The underwater images captured by photographer Mark Tipple are so unlike anything you’ve ever seen, it’s easy to mistake them for scenes from another world. They belong to a series known collectively as The Underwater Project, and they are beyond spellbinding.
Intolerant tolerance fetishists
This past weekend I was talking with Sally, a friend who is the daughter of a Czechoslovakian Jewish man. Her family history is fascinating and I’ve heard many stories of her Czech Jewish father and her British mother and Londoner grandparents. Every time I hear a new story from her I’m amazed.
The key points of this particular story have much to do with world history leading up to World War II. Most of us know about the rise of Hitler prior to the war. The critical piece in this story is that in the late 30’s Hitler began to have more influence and eventually full control in Czechoslovakia. Knowing his attitudes towards Jews her grandparents decided to leave the country. At that time they knew the journey was certain to include risks. Sally’s grandmother knew it would be unlikely that they’d be able to exit the country with her jewelry. Prior to departure she arranged for a Czech friend to hold several pieces with some hope that the friend could keep them hidden from the Nazis. At the time they had only vague ideas that they could arrange for the jewels to be returned after things had settled.
In the intervening years Hitler’s power grew, World War II erupted and 77,000 Czechoslovakian Jews were killed by the Nazis. Sally’s family moved to England where her father met a nice British girl. They married and moved to the US where Sally and her siblings were born. Years later Sally’s grandmother received a gift from her homeland; a bag of Czech flour with an accompanying note from her friend back in Czechoslovakia. She was happy to have something that reminded her of her old home, but she did not bake often. She put the flour bag into the pantry and forgot about it for a time.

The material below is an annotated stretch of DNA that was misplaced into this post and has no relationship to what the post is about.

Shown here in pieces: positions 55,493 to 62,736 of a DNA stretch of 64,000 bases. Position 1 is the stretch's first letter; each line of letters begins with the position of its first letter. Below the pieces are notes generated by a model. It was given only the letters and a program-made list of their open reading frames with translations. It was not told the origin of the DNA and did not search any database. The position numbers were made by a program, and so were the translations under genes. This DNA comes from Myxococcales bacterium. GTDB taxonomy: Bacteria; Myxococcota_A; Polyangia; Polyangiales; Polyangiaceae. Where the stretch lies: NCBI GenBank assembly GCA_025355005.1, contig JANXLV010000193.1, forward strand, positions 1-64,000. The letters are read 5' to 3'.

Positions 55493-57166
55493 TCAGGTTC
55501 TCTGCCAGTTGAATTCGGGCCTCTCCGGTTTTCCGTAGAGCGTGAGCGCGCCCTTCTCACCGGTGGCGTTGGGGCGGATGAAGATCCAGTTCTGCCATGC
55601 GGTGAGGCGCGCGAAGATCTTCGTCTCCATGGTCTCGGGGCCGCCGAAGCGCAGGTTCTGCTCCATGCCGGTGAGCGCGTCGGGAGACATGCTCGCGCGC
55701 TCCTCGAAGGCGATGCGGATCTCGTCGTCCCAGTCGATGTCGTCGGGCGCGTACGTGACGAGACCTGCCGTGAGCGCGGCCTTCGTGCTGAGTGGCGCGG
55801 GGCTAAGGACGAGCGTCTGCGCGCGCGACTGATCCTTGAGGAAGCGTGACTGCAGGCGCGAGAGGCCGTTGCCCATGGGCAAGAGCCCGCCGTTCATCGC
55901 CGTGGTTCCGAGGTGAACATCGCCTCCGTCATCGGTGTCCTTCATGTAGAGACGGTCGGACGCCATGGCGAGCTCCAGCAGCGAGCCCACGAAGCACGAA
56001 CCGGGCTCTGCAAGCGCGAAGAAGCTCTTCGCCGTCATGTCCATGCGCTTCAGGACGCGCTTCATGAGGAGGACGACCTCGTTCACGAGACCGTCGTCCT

Eventually the time came to bake something and she remembered the flour. She brought it out, opened it up and began to sifted it. There on the counter-top she suddenly she saw a glimmer within the white dust of Czech flour. She reached out and felt a lump that was not powdery-soft. Upon inspection she realized that it was one of the rings she’d left behind with her friend while fleeing Czechoslovakia so many years prior. Further digging produced all of the jewelry that she’d left behind. It was then that she remembered a comment from her friend’s note. It had stated that the flour might be clumpy so she should sift it carefully. She realized her friend had no good way to get the jewelry to her across the oceans so she’d shipped it within the bag of flour. After all those years and after significant change around the globe the jewelry had come home.
If best-selling albums had been books instead…
…there is another side of books, their physical presence: the sheer weight of all those volumes, the space they occupy. When I look at my books, arrayed from room to room now in their pleasing order, what I see are not just the ideas or narratives they represent but themselves as manifestations of my life.
Reposted from Fantastic Metropolis, author China Mieville lays out a list of 50 science fiction and fantasy works he feels every socialist ought to read.
When I became a socialist I was also studying Sociology and Philosophy academically. I experienced something that seems to be a trend…